Madeline L’Engle left us September 6, 2007, but left behind what, in my mind, is the crown jewel of her legacy, her 1962 novel A Wrinkle in Time.
For those who haven’t heard of it, A Wrinkle in Time a is far-reaching story of a dazzling and dangerous journey undertaken by adolescent Margaret (“Meg”) Murray, her younger brother Charles Wallace, and their friend Calvin. The young people are befriended by three transcendent entities, who have playfully clothed themselves in a facade of being traditional Halloween witches, and are given by these beings an opportunity to find and help Meg’s missing father, who has been lost in deep space as the result of a secret space-time experiment gone awry.
The book was the winner of the 1963 Newberry Medal for young people’s literature. It was also rejected by 26 publishers. (I suspect those 26 publishers probably felt pretty damned stupid after that. And they just may have — this was back in the early 1960s, when people could still feel regret and shame.)
(Ooh .. I’m sorry. Was that my “out loud” voice”?)
It Was a Dark and … Oh, You Know
The story actually opens with the line “It was a dark and stormy night.” I am reminded of Charlie Brown’s dog Snoopy opening countless stories with those words, tapping away at his typewriter atop his doghouse.
I assure you: there are no other clichés here.
Though written for “young people,” there is so much wisdom in this book that it holds up for reading at any age. My third grade teacher, Miss Franklin — who later had the audacity of becoming Mrs. Bricker and shattered the severe crush I had on her — did, however, do me the honor of introducing me and the rest of the class to the book, reading a chapter or two at a time after lunch for a couple of weeks. At the age of 21 I had a glimmering of recognition that there was something quite profound in the book that was of deep importance to me at the time. I read it again, and was not disappointed. I have come back to this book several times since, and continue to find wondrous insight within its covers.
I should note, this is not “Christian fiction,” in the way C.S. Lewis’ Narnia novels were, or the marketing category we have seen rise in the last couple of decades. But if you have difficulties with either direct or indirect allusions to Christian symbols and scripture, you may have a problem with this book. That said, I some Christian fundamentalists have been this book’s most ardent opponents.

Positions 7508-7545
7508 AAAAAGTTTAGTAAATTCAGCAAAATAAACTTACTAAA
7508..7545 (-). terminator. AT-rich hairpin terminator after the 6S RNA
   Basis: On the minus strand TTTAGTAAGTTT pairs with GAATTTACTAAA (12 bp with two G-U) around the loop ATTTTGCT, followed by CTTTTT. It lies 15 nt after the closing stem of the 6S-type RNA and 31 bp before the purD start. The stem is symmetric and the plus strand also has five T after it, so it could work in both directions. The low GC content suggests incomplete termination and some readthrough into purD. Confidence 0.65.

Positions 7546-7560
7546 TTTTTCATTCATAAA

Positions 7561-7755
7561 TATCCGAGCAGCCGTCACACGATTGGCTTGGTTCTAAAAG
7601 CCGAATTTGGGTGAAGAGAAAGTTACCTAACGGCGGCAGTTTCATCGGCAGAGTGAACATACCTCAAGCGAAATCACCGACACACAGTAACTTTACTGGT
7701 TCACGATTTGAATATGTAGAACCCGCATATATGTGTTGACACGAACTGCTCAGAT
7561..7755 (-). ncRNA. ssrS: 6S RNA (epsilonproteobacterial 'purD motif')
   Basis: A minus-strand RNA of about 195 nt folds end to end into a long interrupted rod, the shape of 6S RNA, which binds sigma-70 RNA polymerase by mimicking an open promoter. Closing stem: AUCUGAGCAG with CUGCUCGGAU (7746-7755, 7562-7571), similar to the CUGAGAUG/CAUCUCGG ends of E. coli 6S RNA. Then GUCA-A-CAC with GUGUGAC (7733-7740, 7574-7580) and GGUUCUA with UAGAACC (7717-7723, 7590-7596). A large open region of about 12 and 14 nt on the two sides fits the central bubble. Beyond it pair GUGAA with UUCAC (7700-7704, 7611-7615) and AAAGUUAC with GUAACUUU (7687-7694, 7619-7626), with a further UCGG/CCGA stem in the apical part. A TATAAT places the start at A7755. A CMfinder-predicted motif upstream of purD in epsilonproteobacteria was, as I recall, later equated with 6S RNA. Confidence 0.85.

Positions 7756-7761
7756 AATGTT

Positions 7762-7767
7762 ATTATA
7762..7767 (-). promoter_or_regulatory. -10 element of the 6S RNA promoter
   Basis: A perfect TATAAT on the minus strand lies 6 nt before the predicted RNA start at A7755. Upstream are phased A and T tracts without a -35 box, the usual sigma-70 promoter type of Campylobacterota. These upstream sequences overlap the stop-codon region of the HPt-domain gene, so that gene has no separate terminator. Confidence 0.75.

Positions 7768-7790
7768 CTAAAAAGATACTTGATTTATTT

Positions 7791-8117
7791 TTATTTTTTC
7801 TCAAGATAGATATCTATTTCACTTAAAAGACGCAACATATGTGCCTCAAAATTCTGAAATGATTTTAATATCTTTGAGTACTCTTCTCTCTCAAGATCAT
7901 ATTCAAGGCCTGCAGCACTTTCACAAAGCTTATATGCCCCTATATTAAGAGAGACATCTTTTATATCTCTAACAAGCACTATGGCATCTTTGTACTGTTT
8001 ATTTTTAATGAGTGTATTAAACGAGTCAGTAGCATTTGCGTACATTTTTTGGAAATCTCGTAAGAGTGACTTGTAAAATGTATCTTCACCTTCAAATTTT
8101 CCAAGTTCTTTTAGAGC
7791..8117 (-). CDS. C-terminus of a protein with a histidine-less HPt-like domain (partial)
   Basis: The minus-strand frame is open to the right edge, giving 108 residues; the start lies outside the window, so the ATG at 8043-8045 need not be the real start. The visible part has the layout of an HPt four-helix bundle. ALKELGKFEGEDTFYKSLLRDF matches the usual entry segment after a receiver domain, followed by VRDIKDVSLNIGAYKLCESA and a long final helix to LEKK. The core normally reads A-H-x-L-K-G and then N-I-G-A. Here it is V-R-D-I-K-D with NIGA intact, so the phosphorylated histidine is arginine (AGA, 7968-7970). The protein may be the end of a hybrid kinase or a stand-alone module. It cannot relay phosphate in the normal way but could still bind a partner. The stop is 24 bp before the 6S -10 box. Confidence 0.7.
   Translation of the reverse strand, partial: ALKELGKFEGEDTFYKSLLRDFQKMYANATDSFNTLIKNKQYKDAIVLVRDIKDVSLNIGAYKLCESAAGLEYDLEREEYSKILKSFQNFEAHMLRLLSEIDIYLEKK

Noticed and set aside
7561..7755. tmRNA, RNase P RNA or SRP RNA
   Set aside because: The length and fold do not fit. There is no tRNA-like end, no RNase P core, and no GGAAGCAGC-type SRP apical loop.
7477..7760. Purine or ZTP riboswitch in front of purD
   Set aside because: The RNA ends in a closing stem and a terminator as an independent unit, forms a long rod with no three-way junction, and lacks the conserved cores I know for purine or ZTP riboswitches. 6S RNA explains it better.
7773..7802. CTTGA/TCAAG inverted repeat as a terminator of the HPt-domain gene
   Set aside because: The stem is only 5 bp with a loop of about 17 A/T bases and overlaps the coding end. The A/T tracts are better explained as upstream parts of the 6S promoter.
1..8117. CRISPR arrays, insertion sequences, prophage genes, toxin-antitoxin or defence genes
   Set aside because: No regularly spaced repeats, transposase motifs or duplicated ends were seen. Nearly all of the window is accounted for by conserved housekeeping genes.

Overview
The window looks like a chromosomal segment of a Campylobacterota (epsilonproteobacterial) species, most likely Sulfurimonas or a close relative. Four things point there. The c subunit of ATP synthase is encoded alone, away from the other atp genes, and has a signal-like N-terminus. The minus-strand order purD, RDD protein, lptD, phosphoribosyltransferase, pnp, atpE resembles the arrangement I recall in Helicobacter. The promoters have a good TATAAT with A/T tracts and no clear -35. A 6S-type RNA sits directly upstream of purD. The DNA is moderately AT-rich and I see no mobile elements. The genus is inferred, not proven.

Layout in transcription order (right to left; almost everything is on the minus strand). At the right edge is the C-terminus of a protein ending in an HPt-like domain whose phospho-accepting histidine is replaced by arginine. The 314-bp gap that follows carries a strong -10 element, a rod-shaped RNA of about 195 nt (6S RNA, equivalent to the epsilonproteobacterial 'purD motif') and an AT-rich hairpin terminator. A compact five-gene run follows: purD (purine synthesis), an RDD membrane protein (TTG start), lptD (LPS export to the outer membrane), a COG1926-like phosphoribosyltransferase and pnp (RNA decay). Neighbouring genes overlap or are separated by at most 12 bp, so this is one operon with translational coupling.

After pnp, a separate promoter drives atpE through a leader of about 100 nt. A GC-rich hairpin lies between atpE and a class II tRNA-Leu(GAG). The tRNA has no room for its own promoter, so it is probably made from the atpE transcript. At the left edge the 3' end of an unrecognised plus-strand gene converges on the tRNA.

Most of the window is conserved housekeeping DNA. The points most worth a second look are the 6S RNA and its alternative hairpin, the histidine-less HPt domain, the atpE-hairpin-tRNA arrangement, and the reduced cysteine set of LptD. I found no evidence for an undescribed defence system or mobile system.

I’m sure you’ve met people who have books they love so much that they give them away to those in their lives they care about. Well, I’m one of those people, and A Wrinkle in Time is my chosen book.
I have a few reflections I’d like to make about the novel, but first I should note that these are most definitely spoilers, so if you would prefer that I not ruin the experience of the book for you, skip down past the next several paragraphs until you see the words: * End Spoilers. *
• • •
The Misfit, Her Young Man, and the Three Witches
The story opens with Margaret Murray (“Meg”), a socially awkward girl of about 12 or 13, a girl far more intelligent than her peers and ostracized because of both this and the disappearance of her father. The town gossips have perpetuated the rumor that Dr. Murray, a physicist, had left town because of an affair. The reality is actually more difficult — Meg, and worse, her mother, do not know what has happened to Dr. Murray, because his work was secret in nature and could not be discussed with anyone, which would naturally include even his spouse. Eerily, the parapolitics crowd might appreciate that his work, which we later learn has to do with the multidimensional nature of space, was started in New Mexico (Los Alamos, perhaps?), and was transferred later to Cape Canaveral. This tiny piece of “backstory” has a ring of authenticity to it that makes one pause to wonder if L’Engle had heard a rumor or somehow learned something she had no need to know …
We get to know the Murray household quickly, a warm, loved filled place, despite the void left by Dr. Murray. We also meet Meg’s siblings, including the youngest, Charles Wallace, who will be discussed at length below.
Meg’s social clumsiness and her classmates’ hostility toward anyone different is portrayed effectively, and soon enters Calvin O’Keefe, a sympathizing high school junior who, though popular, is so for what he considers the wrong reasons, and the beginnings of a romantic interest develop between them.